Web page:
Powers:   Yes, and I think the best directors are.

BD:   But that assumes you have a great amount of intelligence on the part of each and every cast member.

powers Powers:   Hopefully, the cast has been chosen so that is taking place.

BD:   If you find someone who has a little less intelligence, or a bit less creativity, do you then put more into it?

Powers:   I have found from my own experience that when I’m surrounded by people who do better than I do, that my level rises to their level.

BD:   But you’re an intelligent singer.

Powers:   Those who are in the business for forty years are.

BD:   But what I’m saying is you may not get always great voices that have creative brains.

Powers:   There’s truth to what you’re saying, but an intelligent director will allow those who have that to let it surface, and not try to sequester it with stupid movements and stupid concepts.

BD:   Do you have to be flexible as a director?

Powers:   I think so.  I’ve only directed a couple of shows, but that was my approach.  I am not a professional director, and there may be directors who will read this and say, “He’s totally wrong!  He has no idea what he’s talking about!”  But it worked for me.

BD:   You should throw your hat into the ring of directing.

Powers:   I’d rather not, thank you!  I don’t want to.

BD:   Why?  Are you not squandering forty years of experience?

Powers:   I’ve never thought about it.  It seems that when my singing days are done, I’d rather just quietly sit back and go to performances and not be involved in them.  That is not to say if someone on a local level says, “Hey, there’s a bunch of kids here at the school, and we’d like to do The Barber of Seville.  Will you help us put it together?”  I’d gladly give my time.  But I don’t want to go into it and fight the administrations and the madness.

BD:   Would you be fighting the good fight, or fighting the bad fight?

Powers:   It’s gotten to the point in the United States to a large degree, and in Europe to a great degree, we always have to find ways to make it different.  Instead of a Napoleonic setting, let’s do Tosca in Nazi Germany.  Well, it doesn’t work.  The words don’t let it work.  Or let’s do The Barber of Seville where everybody is wearing bikinis, and instead of being in Bartolo’s house, we’ll do it in the Sahara Desert.  Why???  If you want to do a show in the Sahara Desert, write a show about the Sahara Desert, but don’t desecrate Barber of Seville.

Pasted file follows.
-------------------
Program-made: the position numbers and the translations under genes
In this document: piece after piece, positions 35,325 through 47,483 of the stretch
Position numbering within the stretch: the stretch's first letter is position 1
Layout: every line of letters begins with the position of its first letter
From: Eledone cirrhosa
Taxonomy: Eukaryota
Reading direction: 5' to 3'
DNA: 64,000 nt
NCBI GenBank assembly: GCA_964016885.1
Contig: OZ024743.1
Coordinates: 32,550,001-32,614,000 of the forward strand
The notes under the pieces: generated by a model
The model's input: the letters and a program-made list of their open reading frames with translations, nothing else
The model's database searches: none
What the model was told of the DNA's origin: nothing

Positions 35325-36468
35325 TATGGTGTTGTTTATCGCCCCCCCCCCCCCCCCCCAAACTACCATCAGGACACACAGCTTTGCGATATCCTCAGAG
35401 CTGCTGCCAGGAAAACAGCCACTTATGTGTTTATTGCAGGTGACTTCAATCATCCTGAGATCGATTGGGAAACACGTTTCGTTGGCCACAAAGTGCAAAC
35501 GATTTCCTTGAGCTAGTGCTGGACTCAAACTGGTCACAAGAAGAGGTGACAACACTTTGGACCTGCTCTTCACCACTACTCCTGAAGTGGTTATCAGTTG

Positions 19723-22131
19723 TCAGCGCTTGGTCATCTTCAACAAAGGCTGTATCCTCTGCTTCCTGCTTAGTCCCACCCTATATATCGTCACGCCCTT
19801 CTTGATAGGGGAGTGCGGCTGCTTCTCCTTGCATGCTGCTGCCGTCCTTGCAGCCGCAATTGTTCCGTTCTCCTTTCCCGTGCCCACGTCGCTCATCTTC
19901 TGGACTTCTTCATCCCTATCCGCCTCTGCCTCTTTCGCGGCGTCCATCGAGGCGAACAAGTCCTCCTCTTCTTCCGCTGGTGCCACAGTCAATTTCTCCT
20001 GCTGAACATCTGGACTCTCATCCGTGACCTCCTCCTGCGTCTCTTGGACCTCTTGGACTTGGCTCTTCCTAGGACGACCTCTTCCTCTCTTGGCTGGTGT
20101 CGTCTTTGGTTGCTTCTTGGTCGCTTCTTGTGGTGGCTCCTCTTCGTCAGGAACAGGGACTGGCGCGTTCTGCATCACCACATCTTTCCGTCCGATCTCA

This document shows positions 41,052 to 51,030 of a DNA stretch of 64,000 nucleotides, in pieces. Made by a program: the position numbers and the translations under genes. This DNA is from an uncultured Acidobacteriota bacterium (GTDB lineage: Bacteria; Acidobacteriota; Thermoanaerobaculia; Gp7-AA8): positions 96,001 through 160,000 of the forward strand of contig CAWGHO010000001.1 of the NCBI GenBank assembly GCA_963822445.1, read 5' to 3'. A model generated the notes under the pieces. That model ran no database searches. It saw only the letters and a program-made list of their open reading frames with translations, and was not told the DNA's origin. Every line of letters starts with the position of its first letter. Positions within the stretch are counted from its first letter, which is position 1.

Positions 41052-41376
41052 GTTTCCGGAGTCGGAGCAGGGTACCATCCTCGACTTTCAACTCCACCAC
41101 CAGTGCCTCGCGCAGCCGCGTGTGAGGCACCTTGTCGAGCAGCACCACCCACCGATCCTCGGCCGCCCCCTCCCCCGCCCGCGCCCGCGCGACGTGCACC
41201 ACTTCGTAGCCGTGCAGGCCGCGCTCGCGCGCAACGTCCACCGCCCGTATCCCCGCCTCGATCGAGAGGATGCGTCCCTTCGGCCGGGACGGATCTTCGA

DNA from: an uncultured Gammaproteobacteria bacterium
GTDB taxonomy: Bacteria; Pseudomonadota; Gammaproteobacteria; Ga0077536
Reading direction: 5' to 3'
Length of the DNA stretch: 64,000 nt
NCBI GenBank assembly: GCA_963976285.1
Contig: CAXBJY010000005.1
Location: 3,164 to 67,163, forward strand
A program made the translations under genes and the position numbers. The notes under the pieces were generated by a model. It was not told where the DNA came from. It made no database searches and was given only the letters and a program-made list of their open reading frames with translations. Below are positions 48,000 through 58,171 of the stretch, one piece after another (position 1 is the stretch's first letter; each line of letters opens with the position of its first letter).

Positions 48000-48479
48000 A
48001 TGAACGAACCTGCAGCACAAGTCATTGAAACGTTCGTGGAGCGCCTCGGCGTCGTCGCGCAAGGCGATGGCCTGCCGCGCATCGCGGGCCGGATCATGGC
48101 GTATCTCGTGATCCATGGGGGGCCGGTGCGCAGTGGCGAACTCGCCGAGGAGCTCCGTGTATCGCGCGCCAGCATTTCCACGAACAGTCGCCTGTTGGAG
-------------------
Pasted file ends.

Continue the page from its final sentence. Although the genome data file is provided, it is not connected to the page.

BD:   It gets them notoriety, and maybe that’s what they’re looking for.

Powers:   I don’t want to be part of that.  However, when I get with one of the two directors that I talked about who has a brilliant take or a new concept, I am more than willing to jump into that with both feet.  I had the great privilege of doing Werther in Vienna last season, and instead of the candied saccharine Werther that we always see, it was the dirty underside of their life.  The part that I played, the father of Charlotte, was a child abuser, but the whole thing worked.  It never changed the words, nor the staging.  It’s the mentality.

BD:   Did they turn the character of Werther into a scoundrel, too?

Powers:   That particular tale did not work about the trials of poor Werther, but rather the trials of poor Charlotte.  She was thrust in the middle of this, and being a woman at this point in time, she really had nothing to say about what was going to be given.  When her father said she would marry this fellow, this was what was going to be done.  It became the plight of the poor woman, and it worked.  The audience was shocked, stunned.  They’d never seen a Werther like this.

BD:   But they still heard the beautiful music, and the long lines?

Powers:   Exactly, which is even more poignant when placed in this sordid kind of a setting.  It was very exciting, very fine.

BD:   Thanks for meeting with me today, and all the best for this upcoming performance.

Powers:   Thank you, Bruce.  Always great to see you.


See my interview with Samuel Ramey


See my interviews with Kurt Herbert Adler, and Hans Werner Henze

© 2003 Bruce Duffie

This conversation was recorded in Chicago on July 20, 2003.  Portions were broadcast on WNUR a few days later.  This transcription was made in 2021, and posted on this website at that time.  My thanks to British soprano Una Barry for her help in preparing this website presentation.

To see a full list (with links) of interviews which have been transcribed and posted on this website, click here.  To read my thoughts on editing these interviews for print, as well as a few other interesting observations, click here.

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Award - winning broadcaster Bruce Duffie was with WNIB, Classical 97 in Chicago from 1975 until its final moment as a classical station in February of 2001.  His interviews have also appeared in various magazines and journals since 1980, and he now continues his broadcast series on WNUR-FM, as well as on Contemporary Classical Internet Radio.

You are invited to visit his website for more information about his work, including selected transcripts of other interviews, plus a full list of his guests.  He would also like to call your attention to the photos and information about his grandfather, who was a pioneer in the automotive field more than a century ago.  You may also send him E-Mail with comments, questions and suggestions.